This class will track the passage of improvised music into, through, and out of the Western avant-garde. Through readings, listening sessions, workshops, and performances, participants will learn how improvisation has functioned as an approach to composing and playing music and, perhaps more importantly, as an appropriation of alien musical cultures in order to radically alter the structures of Western music and the expectations of listeners.
While considering the use of improvisation and new forms of composition that emerged in the early part of the twentieth century in Europe and America, the class will focus on the crucial period of the 1960s and 70s, when black artists—many of them experimenting with traditional forms of African music—developed free jazz, and predominantly white artists began integrating non-Western forms of structured improvisation—occasionally even becoming disciples of the masters of those forms—into classical and avant-garde compositions and performances. The class will go on to consider the eventual diffusion of these artists and the legacy of their work, especially in relation to contemporary experimental music, much of which eschews notation- and composition-based improvisation in favor of sound-based work. I imagine the class consisting of three to five reading and discussion sessions, perhaps bookended by actual improv workshops (no expertise necessary); these could be augmented by in-house performances or trips to shows at local venues.
Some questions to consider along the way: How did these diverse groups of artists use non-Western forms to question and even undermine the dominance of traditional jazz, academic classical music, and anodyne pop? What was the relationship between the racial divide that separated the artists who comprised those emergent movements and the work they made and the audiences they cultivated? How did the use of non-Western music cultures change the way we think about Western music, and the way we think about what exists outside of it? Why have these groups perennially excluded women? Despite formal similarities and political sympathies, why have there been so few musical exchanges between black artists working in the jazz tradition and white artists working in the Western classical tradition? How did they pit the values and concerns of their adopted musical cultures (purported to be mystical, apolitical, invested in timeless truths, etc.) against those of their native culture (cold war America)?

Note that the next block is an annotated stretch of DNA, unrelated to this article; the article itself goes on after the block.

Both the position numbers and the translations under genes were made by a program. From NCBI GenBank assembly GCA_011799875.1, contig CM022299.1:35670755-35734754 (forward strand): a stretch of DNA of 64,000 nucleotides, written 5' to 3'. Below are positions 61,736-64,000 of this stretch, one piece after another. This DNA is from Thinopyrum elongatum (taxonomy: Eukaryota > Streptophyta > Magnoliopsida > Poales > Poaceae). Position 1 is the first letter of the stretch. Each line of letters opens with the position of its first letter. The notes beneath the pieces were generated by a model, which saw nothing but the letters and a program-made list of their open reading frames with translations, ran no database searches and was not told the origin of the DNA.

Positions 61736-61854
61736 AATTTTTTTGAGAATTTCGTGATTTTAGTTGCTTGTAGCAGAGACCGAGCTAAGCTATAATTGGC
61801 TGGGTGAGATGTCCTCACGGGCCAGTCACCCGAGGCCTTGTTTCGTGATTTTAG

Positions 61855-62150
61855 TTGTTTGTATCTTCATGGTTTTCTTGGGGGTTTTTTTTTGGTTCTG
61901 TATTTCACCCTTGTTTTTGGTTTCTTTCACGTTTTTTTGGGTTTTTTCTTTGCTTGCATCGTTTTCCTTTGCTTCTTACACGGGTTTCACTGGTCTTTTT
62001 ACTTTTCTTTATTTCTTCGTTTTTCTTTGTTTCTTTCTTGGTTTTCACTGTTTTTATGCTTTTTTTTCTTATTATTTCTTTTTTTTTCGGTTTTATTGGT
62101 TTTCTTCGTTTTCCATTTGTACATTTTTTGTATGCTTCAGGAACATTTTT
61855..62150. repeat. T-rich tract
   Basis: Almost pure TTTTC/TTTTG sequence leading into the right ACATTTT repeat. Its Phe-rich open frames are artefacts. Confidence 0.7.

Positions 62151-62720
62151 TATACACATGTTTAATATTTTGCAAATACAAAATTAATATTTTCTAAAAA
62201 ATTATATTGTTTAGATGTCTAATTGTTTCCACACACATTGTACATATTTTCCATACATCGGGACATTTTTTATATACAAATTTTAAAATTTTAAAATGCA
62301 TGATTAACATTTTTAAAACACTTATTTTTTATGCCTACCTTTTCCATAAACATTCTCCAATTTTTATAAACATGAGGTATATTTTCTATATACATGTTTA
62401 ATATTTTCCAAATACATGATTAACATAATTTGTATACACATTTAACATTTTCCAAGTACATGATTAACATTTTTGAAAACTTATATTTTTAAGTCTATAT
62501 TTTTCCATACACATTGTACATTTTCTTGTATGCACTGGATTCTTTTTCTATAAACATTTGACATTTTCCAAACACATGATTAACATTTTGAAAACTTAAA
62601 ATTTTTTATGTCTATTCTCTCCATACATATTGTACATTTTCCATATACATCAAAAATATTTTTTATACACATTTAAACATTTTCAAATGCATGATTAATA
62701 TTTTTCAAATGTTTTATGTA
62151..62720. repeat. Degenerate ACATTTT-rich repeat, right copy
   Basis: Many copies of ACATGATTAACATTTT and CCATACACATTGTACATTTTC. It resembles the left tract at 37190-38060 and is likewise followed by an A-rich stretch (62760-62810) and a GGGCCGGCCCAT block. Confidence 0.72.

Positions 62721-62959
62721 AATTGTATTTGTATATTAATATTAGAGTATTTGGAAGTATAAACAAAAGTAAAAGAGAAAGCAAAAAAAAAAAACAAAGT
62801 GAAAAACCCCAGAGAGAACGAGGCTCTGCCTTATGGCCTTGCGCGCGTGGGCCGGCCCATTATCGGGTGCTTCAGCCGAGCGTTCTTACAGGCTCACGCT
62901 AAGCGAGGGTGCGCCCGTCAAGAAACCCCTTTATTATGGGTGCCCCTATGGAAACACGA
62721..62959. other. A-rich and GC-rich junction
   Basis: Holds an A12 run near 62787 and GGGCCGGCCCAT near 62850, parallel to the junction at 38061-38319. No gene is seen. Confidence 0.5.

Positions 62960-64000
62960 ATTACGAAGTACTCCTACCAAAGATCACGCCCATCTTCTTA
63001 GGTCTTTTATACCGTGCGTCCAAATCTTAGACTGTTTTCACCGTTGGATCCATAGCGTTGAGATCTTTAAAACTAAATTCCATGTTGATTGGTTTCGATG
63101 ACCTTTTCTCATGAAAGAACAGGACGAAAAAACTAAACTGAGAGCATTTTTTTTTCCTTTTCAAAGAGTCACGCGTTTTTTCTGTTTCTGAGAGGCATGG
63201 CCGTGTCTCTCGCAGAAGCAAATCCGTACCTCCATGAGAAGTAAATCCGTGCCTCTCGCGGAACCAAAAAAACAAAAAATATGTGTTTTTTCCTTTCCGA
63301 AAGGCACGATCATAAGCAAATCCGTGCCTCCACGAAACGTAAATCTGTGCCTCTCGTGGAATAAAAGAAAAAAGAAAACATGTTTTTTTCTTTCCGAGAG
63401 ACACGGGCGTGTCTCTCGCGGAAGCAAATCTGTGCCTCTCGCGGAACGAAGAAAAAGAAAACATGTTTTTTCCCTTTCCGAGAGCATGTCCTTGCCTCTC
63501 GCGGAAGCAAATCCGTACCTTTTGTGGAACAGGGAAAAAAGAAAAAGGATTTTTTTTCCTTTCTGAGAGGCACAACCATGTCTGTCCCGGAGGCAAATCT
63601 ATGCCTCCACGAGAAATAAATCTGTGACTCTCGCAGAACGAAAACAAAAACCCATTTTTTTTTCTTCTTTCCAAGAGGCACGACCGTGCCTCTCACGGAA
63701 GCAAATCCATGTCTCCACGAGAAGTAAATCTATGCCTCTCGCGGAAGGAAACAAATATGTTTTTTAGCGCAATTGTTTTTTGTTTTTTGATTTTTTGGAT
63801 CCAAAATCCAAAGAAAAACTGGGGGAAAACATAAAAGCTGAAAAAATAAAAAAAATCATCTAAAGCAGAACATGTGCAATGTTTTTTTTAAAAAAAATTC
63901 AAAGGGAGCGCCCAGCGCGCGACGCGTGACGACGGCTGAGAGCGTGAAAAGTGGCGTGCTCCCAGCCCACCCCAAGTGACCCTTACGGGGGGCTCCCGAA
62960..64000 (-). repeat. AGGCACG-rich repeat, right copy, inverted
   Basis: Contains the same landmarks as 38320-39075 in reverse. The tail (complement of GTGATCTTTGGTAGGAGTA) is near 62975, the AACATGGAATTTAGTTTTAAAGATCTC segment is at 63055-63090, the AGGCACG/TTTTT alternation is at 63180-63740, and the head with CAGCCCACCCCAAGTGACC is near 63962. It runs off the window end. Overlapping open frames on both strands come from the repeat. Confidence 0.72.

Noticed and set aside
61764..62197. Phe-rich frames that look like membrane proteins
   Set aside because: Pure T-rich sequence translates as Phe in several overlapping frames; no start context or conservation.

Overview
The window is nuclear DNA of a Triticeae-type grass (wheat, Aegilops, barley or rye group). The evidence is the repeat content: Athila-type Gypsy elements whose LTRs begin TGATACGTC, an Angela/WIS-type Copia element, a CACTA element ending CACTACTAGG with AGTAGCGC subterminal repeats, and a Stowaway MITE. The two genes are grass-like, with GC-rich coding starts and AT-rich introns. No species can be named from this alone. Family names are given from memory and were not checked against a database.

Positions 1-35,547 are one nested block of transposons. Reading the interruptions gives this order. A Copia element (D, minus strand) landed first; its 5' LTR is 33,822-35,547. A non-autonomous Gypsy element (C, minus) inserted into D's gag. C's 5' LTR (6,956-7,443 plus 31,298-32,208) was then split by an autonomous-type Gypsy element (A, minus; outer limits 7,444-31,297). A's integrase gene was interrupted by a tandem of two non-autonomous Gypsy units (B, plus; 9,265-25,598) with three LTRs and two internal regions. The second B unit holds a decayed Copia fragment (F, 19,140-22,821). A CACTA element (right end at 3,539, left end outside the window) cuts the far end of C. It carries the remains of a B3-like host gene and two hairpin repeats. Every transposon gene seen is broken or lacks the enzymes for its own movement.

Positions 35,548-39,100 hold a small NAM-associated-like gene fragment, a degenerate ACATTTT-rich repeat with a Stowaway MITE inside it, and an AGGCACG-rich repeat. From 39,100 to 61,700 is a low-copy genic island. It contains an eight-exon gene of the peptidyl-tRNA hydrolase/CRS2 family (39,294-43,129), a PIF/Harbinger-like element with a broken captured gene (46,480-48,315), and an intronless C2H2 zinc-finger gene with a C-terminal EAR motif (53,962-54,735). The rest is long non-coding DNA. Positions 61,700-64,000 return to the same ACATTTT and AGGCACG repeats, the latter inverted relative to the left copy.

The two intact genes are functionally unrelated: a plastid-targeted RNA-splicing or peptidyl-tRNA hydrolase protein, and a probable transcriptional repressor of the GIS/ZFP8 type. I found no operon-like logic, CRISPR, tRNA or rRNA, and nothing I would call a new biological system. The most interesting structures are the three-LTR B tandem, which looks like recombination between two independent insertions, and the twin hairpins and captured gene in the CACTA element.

Potential artists to be considered: The Art Ensemble of Chicago, Association for the Advancement of Creative Musicians, Anthony Braxton, John Cage, Pandit Pran Nath, Sonny Sharrock, La Monte Young, Alice Coltrane, Tony Conrad, The Velvet Underground, Steve Reich, Sun Ra, AMM, Henry Flynt, John Zorn, Derek Bailey, Aaron Dilloway, Sun City Girls, etc.
George Lewis, A Power Stronger Than Itself: The AACM and American Experimental Music (he's at Columbia and could potentially teach a session)
Alex Ross, The Rest Is Noise: Listening to the Twentieth Century (he's in New York and could potentially teach a session)
Brandon Joseph, Beyond the Dream Syndicate: Tony Conrad and the Arts after Cage (also at Columbia, could also potentially teach a session)
John Zorn, Ed., Arcana: Musicians on Music (also in New York, could perhaps lead a workshop or host a performance)
Derek Bailey, Improvisation, Its Nature and Practice in Music
John Cage, Silence: Lectures and Writings
SESSION 1: Experimental Music (See attached note for full description and suggested readings): Sunday, June 13, 5:00 pm, at 177 Livingston; taught by Christoph Cox
SESSION 2: Instrumentalists (See attached note for full description and suggested readings): Sunday, September 19, 5:00 pm, at 177 Livingston; with Connie Crothers, Matana Roberts, and Andrea Parkins.
SESSION 3: Minimalisms (See attached note for full description and suggested readings): Monday, October 11, 7:00 pm, at 177 Livingston; taught by Zach Layton + David Weinstein
SESSION 4: Space and Body (See attached note for full description and suggested readings): Sunday, October 24, 7:00 pm, at 177 Livingston; taught by Kabir Carter
SESSION 5: DIY DJ (See attached note for full description): Saturday, October 30, 10pm, at 177 Livingston
ALL SESSIONS ARE FREE